Self-esteem and IBD

I’ve been through a lot of embarrassing moments because of my IBD.

So many that I sometimes even wonder what kind of person I’d be without my condition. I wonder this simply because all of those embarrassing moments impacted me so much that it’s ultimately changed me in one way or another. While some experiences have changed me for the better, I certainly can’t say that for all of them.

I’d be lying if I told you that I had high self-esteem.

Sure, I can fake it. Just about any girl can fake it. I honestly don’t think IBD stole my self-esteem because it was never sky-rocket or anything. – IBD can’t steal something I never had. Well, let’s say never had much of. Instead I feel as if it just kinda killed it. There have been so many times in my life when I actually felt good about myself. Whether it was a day I actually felt good enough to do my makeup, or simply a random glow that decided to grace me with it’s presence on a random day. There have been times. These one offs are amazing when you’re sick because they give you just the confidence booster you needed. Unfortunately for me, these amazing days never lasted long.

Take my sister’s graduation party for example. I was young. In my early 20s. I was excited for the party because it was the first event I’d ever planned for her and I honestly thought it turned out pretty nicely. I didn’t eat much at the restaurant. This was before I had my colon removed and that thing was always upset! Somehow, for some reason I ended up getting lost on my way home. #NewDriver. Even though I hadn’t eaten much, of course my body decides this is the perfect time. I won’t go into great detail because I’m sure we all can guess how this story ends (or at least have a good enough idea).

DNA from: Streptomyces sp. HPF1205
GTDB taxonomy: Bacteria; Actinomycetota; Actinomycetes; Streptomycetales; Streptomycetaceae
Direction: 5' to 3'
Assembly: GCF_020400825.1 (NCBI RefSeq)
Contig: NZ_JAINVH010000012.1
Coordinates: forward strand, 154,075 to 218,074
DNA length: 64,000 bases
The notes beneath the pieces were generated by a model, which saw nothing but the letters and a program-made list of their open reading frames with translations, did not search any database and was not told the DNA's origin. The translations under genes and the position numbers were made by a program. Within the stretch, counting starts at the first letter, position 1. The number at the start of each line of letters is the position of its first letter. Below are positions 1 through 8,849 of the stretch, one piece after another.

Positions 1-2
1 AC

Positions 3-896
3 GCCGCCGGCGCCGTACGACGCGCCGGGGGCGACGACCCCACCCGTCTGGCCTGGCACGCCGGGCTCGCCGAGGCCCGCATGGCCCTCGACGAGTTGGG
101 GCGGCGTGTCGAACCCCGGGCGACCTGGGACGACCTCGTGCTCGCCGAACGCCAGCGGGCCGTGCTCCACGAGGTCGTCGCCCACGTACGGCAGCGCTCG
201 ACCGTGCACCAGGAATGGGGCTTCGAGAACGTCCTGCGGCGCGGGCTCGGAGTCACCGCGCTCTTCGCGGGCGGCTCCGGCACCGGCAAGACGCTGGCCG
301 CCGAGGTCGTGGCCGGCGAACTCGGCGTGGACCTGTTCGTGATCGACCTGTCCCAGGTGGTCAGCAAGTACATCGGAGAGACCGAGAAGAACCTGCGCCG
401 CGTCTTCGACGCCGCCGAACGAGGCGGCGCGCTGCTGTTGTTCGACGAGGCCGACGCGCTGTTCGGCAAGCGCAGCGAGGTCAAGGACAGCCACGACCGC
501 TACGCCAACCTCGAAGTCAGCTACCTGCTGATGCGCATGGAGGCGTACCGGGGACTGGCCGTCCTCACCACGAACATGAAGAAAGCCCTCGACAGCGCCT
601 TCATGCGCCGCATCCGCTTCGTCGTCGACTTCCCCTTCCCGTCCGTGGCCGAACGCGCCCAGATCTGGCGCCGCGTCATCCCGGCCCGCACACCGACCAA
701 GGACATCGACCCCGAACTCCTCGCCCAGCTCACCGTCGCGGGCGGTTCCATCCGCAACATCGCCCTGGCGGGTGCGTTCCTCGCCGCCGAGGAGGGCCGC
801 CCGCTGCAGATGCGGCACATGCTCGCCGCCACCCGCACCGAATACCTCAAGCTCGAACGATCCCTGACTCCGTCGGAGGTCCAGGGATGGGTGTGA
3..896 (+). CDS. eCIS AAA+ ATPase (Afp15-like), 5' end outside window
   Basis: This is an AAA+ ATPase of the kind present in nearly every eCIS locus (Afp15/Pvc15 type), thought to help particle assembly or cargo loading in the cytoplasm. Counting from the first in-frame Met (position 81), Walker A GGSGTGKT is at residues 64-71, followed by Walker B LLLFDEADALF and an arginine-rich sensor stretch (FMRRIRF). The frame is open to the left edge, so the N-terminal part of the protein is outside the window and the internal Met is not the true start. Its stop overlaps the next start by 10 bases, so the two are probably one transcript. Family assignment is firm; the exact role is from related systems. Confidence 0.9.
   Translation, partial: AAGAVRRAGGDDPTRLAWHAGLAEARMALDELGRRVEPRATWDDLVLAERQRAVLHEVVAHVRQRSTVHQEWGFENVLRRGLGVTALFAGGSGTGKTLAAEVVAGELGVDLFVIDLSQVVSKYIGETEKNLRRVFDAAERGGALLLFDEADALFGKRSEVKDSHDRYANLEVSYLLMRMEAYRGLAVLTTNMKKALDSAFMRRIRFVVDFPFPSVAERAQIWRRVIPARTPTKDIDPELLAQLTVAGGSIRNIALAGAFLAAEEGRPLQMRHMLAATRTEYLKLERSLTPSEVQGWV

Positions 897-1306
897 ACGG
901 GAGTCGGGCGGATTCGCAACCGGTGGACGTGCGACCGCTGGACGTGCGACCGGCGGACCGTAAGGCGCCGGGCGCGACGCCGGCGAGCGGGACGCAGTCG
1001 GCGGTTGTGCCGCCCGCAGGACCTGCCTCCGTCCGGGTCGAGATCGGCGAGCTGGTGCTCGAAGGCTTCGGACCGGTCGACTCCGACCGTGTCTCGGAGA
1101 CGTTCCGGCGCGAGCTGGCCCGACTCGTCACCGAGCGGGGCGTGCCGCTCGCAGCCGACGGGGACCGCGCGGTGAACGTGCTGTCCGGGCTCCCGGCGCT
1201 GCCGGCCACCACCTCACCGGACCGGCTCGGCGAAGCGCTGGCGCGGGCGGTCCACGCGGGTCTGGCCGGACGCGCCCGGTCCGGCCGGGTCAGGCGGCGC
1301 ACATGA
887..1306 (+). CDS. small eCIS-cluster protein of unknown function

That day was a day that I woke up feeling decent. That was a day I dressed up, did my hair, maybe even my nails. That was a good day, until it wasn’t. It’s hard to have confidence in yourself when you can’t even have confidence in your body. It’s hard to feel beautiful living with such an ugly disease. But I try to remind myself that that’s just it. It wasn’t me that was ugly, it was my dreaded colon. Now that I’m older and wiser it’s easier to accept.

For anyone who is also struggling with this issue I want you to know that you are not alone at all.

Take the experiences as lessons. Be grateful for what you do have. Let your condition mold you into a better you. But don’t allow the bad to shape you into something you’re not. “It’s hard to be confident in yourself when you can’t have confidence in your own body.” But it’s not impossible. Remind yourself that you are beautiful in your own way and on your worst days you can even try listing what it is that makes you beautiful. Being different is only a bad thing if you allow it to be.

This article represents the opinions, thoughts, and experiences of the author; none of this content has been paid for by any advertiser. The InflammatoryBowelDisease.net team does not recommend or endorse any products or treatments discussed herein. Learn more about how we maintain editorial integrity here.

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